- If your IRA includes nondeductible contributions, QCDs are assumed to come from the pretax portion of the account and specifically not from the after-tax portion. This isn’t like other IRA distributions that are done pro rata.
- The check has to be made out to the charity by your IRA custodian. The check can be mailed directly to the charity or it can be mailed to you so that you can present it to the organization, but it’s crucial that the check itself is issued by the IRA custodian and made out to that specific
Can I Give More Than My Required Minimum Distribution to a Charity?
Yes. For example, if your RMD is $25,000 and you want to give $30,000 to the charity. You can do this from your IRA as long as the total amount you give is $100,000 or less.
Importance of Recordkeeping and Communication From the IRS website
: “How are qualified charitable distributions reported on Form 1099-R? Charitable distributions are reported on Form 1099-R for the calendar year the distribution is made.”
Although the distribution amount is reported on Form 1099R, we have
found that there’s nothing on the 1099R indicating that the distribution is actually QCD. As a result sometimes accountants aren’t aware that a distribution is a QCD.
In fact, looking at the instructions for Form 1099R on the IRS website shows there’s no code for a QCD for box 7. As a result, your tax preparer may have no idea that you made a QCD from your IRA unless you notify the tax preparer. In addition, the QCD must be manually noted on your return. If you don’t discuss this with your tax preparer, there’s a good chance of the distribution being classified as taxable income!
What if I Do Itemize Deductions?
Although QCDs are more effective than simply donating by cash, in most cases they’re still not as effective as donating appreciated securities, if you do itemize deductions. In this scenario, you’re getting a tax deduction for the charitable gift and by donating appreciated shares, you’re using those shares without incurring a gain and thus avoiding tax on the gains. The tax benefit of donating securities therefore is two fold, the deduction against income and avoiding the gain.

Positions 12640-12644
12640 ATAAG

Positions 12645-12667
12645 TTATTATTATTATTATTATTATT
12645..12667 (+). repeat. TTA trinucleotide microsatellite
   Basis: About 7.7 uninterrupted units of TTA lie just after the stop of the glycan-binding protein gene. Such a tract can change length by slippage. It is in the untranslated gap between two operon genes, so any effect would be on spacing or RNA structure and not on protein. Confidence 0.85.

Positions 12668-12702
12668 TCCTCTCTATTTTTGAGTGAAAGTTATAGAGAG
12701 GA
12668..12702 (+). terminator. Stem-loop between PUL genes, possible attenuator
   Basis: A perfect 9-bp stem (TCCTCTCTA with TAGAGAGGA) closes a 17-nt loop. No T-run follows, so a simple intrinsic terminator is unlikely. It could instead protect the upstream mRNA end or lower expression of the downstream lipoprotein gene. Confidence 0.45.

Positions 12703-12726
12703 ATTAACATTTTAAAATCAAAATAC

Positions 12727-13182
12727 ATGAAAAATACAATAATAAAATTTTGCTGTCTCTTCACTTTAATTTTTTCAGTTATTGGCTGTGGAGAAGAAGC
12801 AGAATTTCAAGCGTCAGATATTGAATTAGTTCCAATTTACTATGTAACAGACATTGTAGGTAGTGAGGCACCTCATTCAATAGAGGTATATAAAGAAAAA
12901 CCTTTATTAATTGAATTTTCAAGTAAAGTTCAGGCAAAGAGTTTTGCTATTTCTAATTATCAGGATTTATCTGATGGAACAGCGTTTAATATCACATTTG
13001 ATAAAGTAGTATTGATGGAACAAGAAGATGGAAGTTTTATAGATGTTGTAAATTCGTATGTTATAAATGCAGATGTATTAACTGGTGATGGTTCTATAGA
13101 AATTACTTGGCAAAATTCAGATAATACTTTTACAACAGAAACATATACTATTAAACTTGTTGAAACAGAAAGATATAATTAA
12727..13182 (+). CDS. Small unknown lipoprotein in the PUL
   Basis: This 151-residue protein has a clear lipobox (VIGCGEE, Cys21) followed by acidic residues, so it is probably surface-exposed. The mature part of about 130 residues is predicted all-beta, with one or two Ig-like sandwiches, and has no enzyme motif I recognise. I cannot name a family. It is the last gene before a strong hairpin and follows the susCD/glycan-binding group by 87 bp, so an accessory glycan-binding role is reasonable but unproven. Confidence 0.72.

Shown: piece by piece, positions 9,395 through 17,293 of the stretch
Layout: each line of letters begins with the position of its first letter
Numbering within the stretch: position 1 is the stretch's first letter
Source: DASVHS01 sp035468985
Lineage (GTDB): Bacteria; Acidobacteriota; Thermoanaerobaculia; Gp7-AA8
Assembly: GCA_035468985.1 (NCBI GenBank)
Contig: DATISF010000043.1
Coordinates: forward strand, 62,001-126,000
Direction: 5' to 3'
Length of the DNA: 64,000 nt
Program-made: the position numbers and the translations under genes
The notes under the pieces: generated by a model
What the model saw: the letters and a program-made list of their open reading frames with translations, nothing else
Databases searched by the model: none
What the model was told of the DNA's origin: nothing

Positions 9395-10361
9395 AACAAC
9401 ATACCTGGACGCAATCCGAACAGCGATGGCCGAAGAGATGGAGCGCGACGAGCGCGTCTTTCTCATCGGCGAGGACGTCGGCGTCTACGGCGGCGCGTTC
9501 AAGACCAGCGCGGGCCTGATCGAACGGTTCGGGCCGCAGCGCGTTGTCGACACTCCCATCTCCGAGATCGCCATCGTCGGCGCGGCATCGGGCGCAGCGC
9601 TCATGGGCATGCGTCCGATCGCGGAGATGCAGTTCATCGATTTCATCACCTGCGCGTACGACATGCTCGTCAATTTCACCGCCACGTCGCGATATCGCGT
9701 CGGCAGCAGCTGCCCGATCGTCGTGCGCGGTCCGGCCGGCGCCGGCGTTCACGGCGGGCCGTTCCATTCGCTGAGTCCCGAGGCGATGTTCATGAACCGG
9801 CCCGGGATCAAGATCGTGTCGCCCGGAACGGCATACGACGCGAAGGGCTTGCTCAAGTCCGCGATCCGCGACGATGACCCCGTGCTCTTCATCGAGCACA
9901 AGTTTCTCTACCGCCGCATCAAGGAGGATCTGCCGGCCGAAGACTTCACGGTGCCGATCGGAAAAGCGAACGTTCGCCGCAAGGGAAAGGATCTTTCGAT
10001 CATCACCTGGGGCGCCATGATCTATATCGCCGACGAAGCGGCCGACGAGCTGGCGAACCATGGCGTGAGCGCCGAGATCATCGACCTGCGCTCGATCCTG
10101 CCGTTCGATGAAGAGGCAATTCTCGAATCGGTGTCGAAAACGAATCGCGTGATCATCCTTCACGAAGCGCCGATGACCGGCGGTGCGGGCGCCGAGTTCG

Note that for smaller amounts (less than $500), the tax savings from a QCD will be minimal. If you’re planning to make a larger charitable contribution, please talk to your accountant about the most tax-efficient way to make the gift.
Making a QCD may be a very useful tax tool, however, as referenced above the rules must be carefully followed. To decide whether this is the best philanthropic tool for you, it is important to compare your gift to your income tax profile.
If you don’t have appreciated securities, or don’t itemize deductions, a QCD still provides a tool for you to contribute to organizations whose mission you support and to get a tax benefit for doing so. Whichever approach you use, make sure you do it sooner rather than later. Brokerage firms get very busy at year-end, so you want to make sure you allow ample time for the transaction to take place. As always, if you have any questions about the best way to do this, consult your financial planner or accountant.
This article was originally published in the November 2019 issue of BetterInvesting Magazine.
Alexandra Armstrong is a CERTIFIED FINANCIAL PLANNER professional and Chartered Retirement Planning Counselor and chairman and founder of Armstrong, Fleming & Moore, Inc., a registered investment advisory firm
Christopher Rivers, a CERTIFIED FINANCIAL PLANNER professional and Chartered Retirement Planning Counselor and co-author of this article is a principal of Armstrong, Fleming & Moore, Inc. Securities are
offered through Commonwealth Financial Network, member FINRA/SIPC.
Investment advisory services are offered through Armstrong, Fleming & Moore Inc., an SEC-registered investment adviser not affiliated with Commonwealth Financial Network.
Consult your personal financial adviser before making any decisions. Ms. Armstrong can’t answer individual inquiries, but welcomes suggestions for future article topics.
This material has been provided for general informational purposes only and doesn’t constitute either tax or legal advice.
Investors should consult a tax or legal professional regarding their individual situation. Examples are hypothetical and for illustrative purposes only. No specific investments were used in the examples. Actual results will vary.